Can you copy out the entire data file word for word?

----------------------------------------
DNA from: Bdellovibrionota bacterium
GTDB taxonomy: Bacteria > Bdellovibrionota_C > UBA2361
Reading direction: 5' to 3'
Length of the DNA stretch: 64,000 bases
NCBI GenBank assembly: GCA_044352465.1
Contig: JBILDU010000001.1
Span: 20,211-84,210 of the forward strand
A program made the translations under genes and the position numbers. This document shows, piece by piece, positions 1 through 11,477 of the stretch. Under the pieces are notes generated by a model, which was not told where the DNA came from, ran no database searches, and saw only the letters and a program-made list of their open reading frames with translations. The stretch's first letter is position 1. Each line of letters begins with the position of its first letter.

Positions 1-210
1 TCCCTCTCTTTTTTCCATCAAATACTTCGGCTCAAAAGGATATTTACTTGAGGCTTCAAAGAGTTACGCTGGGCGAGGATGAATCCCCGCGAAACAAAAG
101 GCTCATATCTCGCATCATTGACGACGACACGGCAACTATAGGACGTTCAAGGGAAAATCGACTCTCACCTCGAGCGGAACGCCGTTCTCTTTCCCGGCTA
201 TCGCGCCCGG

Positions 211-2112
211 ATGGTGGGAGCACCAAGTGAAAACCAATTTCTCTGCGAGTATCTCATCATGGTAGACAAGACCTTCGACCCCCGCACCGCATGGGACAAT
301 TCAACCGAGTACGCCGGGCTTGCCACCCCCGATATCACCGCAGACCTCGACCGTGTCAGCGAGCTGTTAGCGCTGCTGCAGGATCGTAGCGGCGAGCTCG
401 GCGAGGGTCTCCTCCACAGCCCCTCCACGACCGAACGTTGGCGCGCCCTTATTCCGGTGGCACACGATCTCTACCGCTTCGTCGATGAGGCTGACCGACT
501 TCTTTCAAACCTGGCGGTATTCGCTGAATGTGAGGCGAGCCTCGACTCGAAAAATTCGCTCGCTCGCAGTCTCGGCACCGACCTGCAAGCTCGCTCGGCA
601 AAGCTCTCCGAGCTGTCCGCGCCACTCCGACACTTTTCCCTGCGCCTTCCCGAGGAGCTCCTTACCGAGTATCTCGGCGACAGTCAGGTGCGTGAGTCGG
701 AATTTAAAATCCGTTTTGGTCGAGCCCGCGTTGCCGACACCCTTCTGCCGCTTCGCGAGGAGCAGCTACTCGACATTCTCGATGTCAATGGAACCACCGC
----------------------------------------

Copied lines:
DNA from: Bdellovibrionota bacterium
GTDB taxonomy: Bacteria > Bdellovibrionota_C > UBA2361
Reading direction: 5' to 3'
Length of the DNA stretch: 64,000 bases
NCBI GenBank assembly: GCA_044352465.1
Contig: JBILDU010000001.1
Span: 20,211-84,210 of the forward strand
A program made the translations under genes and the position numbers. This document shows, piece by piece, positions 1 through 11,477 of the stretch. Under the pieces are notes generated by a model, which was not told where the DNA came from, ran no database searches, and saw only the letters and a program-made list of their open reading frames with translations. The stretch's first letter is position 1. Each line of letters begins with the position of its first letter.

Positions 1-210
1 TCCCTCTCTTTTTTCCATCAAATACTTCGGCTCAAAAGGATATTTACTTGAGGCTTCAAAGAGTTACGCTGGGCGAGGATGAATCCCCGCGAAACAAAAG
101 GCTCATATCTCGCATCATTGACGACGACACGGCAACTATAGGACGTTCAAGGGAAAATCGACTCTCACCTCGAGCGGAACGCCGTTCTCTTTCCCGGCTA
201 TCGCGCCCGG

Positions 211-2112
211 ATGGTGGGAGCACCAAGTGAAAACCAATTTCTCTGCGAGTATCTCATCATGGTAGACAAGACCTTCGACCCCCGCACCGCATGGGACAAT
301 TCAACCGAGTACGCCGGGCTTGCCACCCCCGATATCACCGCAGACCTCGACCGTGTCAGCGAGCTGTTAGCGCTGCTGCAGGATCGTAGCGGCGAGCTCG
401 GCGAGGGTCTCCTCCACAGCCCCTCCACGACCGAACGTTGGCGCGCCCTTATTCCGGTGGCACACGATCTCTACCGCTTCGTCGATGAGGCTGACCGACT
501 TCTTTCAAACCTGGCGGTATTCGCTGAATGTGAGGCGAGCCTCGACTCGAAAAATTCGCTCGCTCGCAGTCTCGGCACCGACCTGCAAGCTCGCTCGGCA
601 AAGCTCTCCGAGCTGTCCGCGCCACTCCGACACTTTTCCCTGCGCCTTCCCGAGGAGCTCCTTACCGAGTATCTCGGCGACAGTCAGGTGCGTGAGTCGG
701 AATTTAAAATCCGTTTTGGTCGAGCCCGCGTTGCCGACACCCTTCTGCCGCTTCGCGAGGAGCAGCTACTCGACATTCTCGATGTCAATGGAACCACCGC